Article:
Reviewed by GREG KING

Director: Jean-Stephane Sauvaire

Stars: Joe Cole, Pornchanok Mabklang.

Joe Cole in A Prayer Before Dawn (2017)This intense brutal prison drama is like Kickboxer meets Midnight Express. This unflinching, hard hitting and gritty and harrowing true story is set inside Thailand’s notorious Bang Kwang Central prison, better known as the infamous Bangkok Hilton. Like Midnight Express, which depicted Billy Hayes’ ordeal after being arrested and imprisoned for smuggling drugs in Turkey, A Prayer Before Dawn is based on the 2014 memoir written by expat Brit Billy Moore (played by Joe Cole, from tv series Peaky Blinders, Green Room, etc) detailing his experiences.

Moore ekes out a living on Bangkok’s mean streets as a street fighter and small-time drug dealer, until he is arrested and imprisoned in one of Thailand’s toughest prisons. Confined to a crowded cell which he shares with heavily tattooed thugs, and living in squalid, filthy conditions, Billy often fears for his own safety. Down and dirty fights, gang rape, drugs, corruption are rife inside the prison where cigarettes are traded for favours. He survives his ordeal when he joins the prison boxing team and becomes a champion Muay Thai boxer. He also manages to maintain some vestiges of his humanity through a mutual attraction to ladyboy inmate named Fame (played by Pornchanok Mabklang).

Moore’s book has been adapted to the screen by writers Jonathan Hirschbein (Red Country, etc) and Nick Saltrese (a veteran of tv soaps like Hollyoaks and police procedurals like The Bill, etc). A Prayer Before Dawn is the second narrative feature from French director Jean-Stephane Sauvaire (Johnny Mad Dog), who has made several documentaries. He doesn’t pull his punches with this gritty and compelling drama, which heightens the sense of danger and tension. Quite often the dialogue is not subtitled, which allows the audience to feel as confused and uneasy as Billy.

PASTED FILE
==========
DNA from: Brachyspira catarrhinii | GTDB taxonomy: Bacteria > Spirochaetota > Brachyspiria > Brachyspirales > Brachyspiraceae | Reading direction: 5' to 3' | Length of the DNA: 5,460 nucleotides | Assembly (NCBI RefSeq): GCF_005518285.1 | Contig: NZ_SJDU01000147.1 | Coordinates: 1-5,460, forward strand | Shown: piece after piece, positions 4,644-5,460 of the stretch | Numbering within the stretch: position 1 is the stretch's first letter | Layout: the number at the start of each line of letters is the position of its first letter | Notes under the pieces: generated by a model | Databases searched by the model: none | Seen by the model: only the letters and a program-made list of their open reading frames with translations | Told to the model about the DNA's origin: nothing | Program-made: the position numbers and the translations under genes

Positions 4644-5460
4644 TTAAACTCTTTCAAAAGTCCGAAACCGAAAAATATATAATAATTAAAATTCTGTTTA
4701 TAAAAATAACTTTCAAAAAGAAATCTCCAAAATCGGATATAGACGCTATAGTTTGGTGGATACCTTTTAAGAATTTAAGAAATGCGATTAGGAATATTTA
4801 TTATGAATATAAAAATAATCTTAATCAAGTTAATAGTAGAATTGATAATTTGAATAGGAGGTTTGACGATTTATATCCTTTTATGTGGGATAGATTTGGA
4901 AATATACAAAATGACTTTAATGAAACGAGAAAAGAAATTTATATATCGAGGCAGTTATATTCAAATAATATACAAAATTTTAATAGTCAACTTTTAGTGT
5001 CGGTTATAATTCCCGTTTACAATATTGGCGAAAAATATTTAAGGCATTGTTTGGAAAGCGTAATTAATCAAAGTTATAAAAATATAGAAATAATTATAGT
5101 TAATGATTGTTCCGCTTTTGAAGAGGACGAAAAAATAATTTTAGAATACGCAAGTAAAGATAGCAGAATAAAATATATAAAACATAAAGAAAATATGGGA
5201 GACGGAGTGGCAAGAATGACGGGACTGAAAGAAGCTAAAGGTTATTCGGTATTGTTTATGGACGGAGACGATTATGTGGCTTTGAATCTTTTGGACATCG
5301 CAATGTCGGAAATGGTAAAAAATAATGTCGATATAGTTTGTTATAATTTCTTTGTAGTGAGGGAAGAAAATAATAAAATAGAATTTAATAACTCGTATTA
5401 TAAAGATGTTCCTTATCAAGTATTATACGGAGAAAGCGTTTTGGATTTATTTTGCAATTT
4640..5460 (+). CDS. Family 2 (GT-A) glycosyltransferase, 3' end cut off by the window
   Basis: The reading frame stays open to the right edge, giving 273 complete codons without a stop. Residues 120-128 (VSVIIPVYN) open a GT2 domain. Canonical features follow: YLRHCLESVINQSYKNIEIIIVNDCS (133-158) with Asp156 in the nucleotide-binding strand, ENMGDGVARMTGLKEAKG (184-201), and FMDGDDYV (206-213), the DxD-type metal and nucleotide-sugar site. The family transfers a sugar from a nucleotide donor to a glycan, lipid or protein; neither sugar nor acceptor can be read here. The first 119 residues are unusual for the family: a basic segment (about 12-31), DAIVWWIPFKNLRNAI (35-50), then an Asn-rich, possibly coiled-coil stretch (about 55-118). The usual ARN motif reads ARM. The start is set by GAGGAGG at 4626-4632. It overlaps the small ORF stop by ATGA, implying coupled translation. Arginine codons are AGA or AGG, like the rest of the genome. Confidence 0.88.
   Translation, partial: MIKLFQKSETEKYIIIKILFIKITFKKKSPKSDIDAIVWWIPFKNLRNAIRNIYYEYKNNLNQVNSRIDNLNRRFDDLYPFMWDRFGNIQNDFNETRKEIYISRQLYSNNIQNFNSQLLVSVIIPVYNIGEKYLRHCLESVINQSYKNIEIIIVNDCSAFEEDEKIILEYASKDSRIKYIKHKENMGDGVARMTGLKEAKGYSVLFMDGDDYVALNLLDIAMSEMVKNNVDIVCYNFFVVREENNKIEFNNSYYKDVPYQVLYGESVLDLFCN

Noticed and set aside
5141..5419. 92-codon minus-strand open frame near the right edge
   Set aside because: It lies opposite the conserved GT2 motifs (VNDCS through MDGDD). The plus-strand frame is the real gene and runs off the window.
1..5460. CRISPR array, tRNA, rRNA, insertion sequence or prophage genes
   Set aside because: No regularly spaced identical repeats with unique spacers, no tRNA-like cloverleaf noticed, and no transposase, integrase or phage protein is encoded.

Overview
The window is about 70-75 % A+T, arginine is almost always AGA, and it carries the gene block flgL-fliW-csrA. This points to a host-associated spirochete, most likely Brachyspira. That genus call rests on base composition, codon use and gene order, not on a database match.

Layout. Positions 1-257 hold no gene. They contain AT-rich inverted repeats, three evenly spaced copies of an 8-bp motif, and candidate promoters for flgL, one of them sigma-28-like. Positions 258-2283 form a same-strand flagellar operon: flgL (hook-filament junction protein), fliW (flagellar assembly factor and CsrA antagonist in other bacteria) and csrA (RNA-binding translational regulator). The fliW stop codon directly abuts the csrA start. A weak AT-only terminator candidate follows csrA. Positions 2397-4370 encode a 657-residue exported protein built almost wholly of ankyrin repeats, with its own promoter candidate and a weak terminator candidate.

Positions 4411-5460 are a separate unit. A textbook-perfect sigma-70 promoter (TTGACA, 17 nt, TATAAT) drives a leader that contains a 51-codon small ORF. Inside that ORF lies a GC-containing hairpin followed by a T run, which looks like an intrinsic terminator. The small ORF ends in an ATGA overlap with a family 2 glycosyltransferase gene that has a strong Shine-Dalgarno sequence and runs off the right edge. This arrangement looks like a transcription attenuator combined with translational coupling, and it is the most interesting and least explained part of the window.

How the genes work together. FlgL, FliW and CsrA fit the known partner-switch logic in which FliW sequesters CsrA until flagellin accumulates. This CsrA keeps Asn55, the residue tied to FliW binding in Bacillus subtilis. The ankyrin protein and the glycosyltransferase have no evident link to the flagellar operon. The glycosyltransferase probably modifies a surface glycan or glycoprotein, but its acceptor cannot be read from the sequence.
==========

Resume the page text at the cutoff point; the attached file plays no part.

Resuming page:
This visceral film serves up a brutal ballet of fights, which have been carefully choreographed by veteran stunt co-ordinator David Ismalone (Ong Bak, etc), who fell in love with martial arts movies while watching Bruce Lee films as a kid. The bruising climactic fight was shot in one take. The film has been shot by cinematographer David Ungaro (Mary Shelley, etc) who uses hand held cameras to get in close to the action and gives the material a claustrophobic feel. He gives the material a suitably dirty dingy aesthetic. Much of the film itself was shot inside an actual Thai prison which lends a grungy authenticity to the locations, and it almost becomes another character in the film.

A Prayer Before Dawn is driven by the ferociously committed and physical performance from Cole who is put through the wringer. His gutsy performance captures the grit and determination of Moore to survive his ordeal. And he brings plenty of swagger to his role. The real-life Billy Moore contributes a brief cameo here as Billy’s father. The supporting cast is fleshed out with some real-life former inmates, who play fellow prisoners.

A Prayer Before Dawn avoids many of the usual clichés of the popular prison drama. This is brutal, bruising stuff, tough going and not for the faint hearted. Many will find it hard to sit through without flinching or looking away.


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